U.S. funding reintegration program in Laos for Laotian and Hmong refugees

Laotian and Hmong refugees are preparing to face a possible increase in deportations, in part because the U.S. government is funding a reintegration program to help Laos accept nationals with final orders of removal.

Asian American advocacy groups in a joint statement last week announced the news of the funding for the program, which the Department of State confirmed in an email.

The development is troubling for Laotians and Hmong with final orders of removal because it creates infrastructure for them to successfully reintegrate into Laotian society, Katrina Dizon Mariategue, director of national policy at the civil rights nonprofit Southeast Asia Resource Action Center, said.“And since a program like this would likely be focused on things like language training, we are fearful that this makes refugees who have not lived in Laos for a long time more susceptible to targeting,” she added.

Lao, Hmong and other Laotian ethnic groups fled the Southeast Asian country after a nine-year bombing campaign by the U.S. during a Laotian Civil War in the Vietnam era that ended in 1973. The U.S. dropped 2 million bombs and artillery in the country, carried out by the CIA. The bombings were part of a conflict called the Secret War and made Laos the most heavily bombed nation per capita in history.

Many of those refugees resettled in the United States, which is home to about 186,000 foreign-born Laotians, according to the 2017 American Community Survey.

“We know many of our elders supported the U.S. as allies, and as a result, we feel really strongly that the U.S. government does have a responsibility to them, and it’s further reason why they should not be deporting them at this time,” Mariategue said.

She noted that the funding of a reintegration program is not absolute confirmation that an increase in deportations will occur. But she said the establishment of a reintegration program in Cambodia, which helps Cambodian deportees from the U.S. adapt to life there, has yielded more of a willingness from foreign governments to accept more removals.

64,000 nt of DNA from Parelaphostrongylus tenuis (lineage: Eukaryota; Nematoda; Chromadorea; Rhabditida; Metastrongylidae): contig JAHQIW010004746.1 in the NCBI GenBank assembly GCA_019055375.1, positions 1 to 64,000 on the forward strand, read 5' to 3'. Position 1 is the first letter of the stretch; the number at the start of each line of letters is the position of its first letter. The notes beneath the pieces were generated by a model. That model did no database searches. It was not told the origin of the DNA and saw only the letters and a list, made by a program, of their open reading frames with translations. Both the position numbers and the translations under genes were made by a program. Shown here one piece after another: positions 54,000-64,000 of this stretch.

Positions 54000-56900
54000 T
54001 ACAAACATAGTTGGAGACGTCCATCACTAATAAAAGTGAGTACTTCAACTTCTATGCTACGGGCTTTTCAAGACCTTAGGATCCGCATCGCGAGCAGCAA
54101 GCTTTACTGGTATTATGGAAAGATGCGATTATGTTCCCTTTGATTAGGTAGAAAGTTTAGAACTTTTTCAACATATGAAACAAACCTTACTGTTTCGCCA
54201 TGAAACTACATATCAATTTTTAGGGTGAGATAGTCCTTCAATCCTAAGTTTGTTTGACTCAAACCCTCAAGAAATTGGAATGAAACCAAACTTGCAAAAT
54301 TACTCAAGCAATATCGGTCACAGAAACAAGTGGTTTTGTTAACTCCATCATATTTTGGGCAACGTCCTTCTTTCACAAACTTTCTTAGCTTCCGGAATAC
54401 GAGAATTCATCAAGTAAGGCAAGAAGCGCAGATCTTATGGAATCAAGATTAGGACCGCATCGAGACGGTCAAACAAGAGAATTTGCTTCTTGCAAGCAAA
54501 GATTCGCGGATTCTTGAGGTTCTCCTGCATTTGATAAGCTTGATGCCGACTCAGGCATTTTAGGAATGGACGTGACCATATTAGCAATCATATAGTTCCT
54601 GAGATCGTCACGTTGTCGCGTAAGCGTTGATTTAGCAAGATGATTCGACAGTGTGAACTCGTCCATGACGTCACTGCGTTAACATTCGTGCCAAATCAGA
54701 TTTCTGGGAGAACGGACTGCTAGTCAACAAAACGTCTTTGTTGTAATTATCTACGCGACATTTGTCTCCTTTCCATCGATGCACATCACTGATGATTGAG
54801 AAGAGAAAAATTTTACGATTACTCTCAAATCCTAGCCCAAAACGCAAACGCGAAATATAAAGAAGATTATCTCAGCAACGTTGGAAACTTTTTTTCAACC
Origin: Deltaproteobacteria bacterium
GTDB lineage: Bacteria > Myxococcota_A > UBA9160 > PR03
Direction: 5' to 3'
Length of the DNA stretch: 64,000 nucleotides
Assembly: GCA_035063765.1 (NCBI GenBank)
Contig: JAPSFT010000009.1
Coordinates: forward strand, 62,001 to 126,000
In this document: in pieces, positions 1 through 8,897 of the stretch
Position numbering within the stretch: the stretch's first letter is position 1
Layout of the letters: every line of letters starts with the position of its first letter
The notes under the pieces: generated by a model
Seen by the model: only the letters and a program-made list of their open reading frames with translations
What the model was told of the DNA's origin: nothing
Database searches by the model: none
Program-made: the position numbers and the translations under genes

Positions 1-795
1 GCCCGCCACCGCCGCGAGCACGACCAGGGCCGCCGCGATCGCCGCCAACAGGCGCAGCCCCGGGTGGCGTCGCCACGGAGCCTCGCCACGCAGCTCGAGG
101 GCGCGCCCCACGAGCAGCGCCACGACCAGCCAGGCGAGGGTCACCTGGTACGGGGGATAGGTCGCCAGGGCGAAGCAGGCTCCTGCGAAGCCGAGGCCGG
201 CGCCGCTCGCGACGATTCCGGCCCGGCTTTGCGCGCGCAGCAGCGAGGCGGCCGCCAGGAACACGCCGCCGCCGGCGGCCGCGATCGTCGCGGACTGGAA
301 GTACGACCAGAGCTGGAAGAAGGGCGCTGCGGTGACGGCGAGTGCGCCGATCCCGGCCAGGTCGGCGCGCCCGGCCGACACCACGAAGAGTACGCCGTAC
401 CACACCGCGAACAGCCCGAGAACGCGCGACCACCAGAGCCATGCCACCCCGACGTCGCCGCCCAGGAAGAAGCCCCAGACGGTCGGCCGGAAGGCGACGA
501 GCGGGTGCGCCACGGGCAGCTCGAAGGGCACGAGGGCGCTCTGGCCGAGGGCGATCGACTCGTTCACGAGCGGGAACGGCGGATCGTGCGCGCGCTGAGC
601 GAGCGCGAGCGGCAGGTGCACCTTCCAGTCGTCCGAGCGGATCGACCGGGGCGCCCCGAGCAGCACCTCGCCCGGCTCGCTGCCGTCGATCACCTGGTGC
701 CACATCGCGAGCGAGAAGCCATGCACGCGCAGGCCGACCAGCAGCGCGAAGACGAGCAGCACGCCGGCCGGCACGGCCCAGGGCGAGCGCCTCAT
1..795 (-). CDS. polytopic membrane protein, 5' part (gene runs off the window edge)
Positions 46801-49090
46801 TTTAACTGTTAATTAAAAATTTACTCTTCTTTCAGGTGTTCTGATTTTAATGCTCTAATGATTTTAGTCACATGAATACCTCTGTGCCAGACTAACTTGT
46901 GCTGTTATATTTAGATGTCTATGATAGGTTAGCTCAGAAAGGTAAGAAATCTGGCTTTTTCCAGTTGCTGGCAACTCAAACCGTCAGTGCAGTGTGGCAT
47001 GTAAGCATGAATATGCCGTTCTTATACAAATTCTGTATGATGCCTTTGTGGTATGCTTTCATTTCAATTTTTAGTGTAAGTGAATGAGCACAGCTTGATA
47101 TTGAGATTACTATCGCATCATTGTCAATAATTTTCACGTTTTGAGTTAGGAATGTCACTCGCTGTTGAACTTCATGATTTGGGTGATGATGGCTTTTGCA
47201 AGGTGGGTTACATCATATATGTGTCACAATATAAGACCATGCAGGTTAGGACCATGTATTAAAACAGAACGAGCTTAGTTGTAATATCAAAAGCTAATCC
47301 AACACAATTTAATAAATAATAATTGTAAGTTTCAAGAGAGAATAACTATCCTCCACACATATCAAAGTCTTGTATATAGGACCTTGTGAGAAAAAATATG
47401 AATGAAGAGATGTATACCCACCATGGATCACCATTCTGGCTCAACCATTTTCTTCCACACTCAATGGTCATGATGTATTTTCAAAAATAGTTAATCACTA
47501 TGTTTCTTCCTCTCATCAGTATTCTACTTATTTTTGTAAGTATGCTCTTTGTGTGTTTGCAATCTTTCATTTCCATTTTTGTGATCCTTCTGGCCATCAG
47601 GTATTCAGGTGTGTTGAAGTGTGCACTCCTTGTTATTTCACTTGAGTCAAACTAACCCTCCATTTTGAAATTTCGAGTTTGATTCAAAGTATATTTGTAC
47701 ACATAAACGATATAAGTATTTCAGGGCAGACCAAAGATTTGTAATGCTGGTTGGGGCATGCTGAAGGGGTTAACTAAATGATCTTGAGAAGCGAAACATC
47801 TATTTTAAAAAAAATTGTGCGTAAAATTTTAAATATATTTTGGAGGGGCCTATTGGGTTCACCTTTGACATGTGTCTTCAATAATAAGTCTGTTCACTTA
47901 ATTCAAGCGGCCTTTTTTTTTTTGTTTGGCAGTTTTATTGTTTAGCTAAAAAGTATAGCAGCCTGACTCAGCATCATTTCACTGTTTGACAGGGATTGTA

Laotians and Hmong were also met last week with news from advocacy groups and Rep. Betty McCollum, D-Minn., whose state is home to a significant Laotian and Hmong population, that the Trump administration is negotiating with the Laos government to allow for deportations.

The State Department did not address whether or not the Trump administration is negotiating a repatriation agreement with Laos. However, a spokesperson said that the U.S. and Laos governments are in constant dialogue regarding that country’s nationals who are subject to final orders of removal.

“Any deportation of Hmong and Lao refugees residing in the U.S. to Laos will tear families apart while putting those individuals at risk in a country that has never been their home,” McCollum wrote in a letter addressed to Secretary of State Mike Pompeo.

According to an Immigration and Customs Enforcement spokeswoman, there are 4,716 nondetained Lao nationals with a final order of removal in the U.S., 4,086 of whom have criminal convictions.

As of Feb. 1, there were 38 Lao nationals in ICE custody with a final order of removal, all with criminal convictions. Eight have been deported.

Over the last six fiscal years, a total of 24 Lao nationals have been deported, according to ICE data. Deportations to Laos have been low historically in part because there is no repatriation agreement between Laos and the United States, Mariategue said. But she said Asian American advocacy groups have been preparing for the targeting of Lao nationals since the Trump administration took office.

It’s unknown when or how frequently roundups and deportations will occur, but SEARAC plans to work with members of Congress to obtain that information from the State Department and the Department of Homeland Security, Mariategue said.

The Southeast Asian American community has seen a spike in deportations and immigration detentions under the Trump administration, which issued visa sanctions on Cambodia and Laos for refusing to accept deported citizens.

More than 16,000 Southeast Asian Americans have received orders of removal since 1998 as a result of the 1996 Illegal Immigration Reform and Immigrant Responsibility Act, which expanded the definition of what types of crimes could result in detention and deportation. The law also allowed for that broader definition to be applied retroactively. Sixty-eight to 87 percent of those orders are based on old criminal records.

KaYing Yang, director of programs and partnerships at the Coalition of Asian American Leaders, a Minnesota-based nonprofit that alerted McCollum’s office about funding for the reintegration program in Laos, noted that this development also affects smaller but important ethnic populations from Laos, including Mien, Khmu, Lahu, Thai Dam and Tai Lue.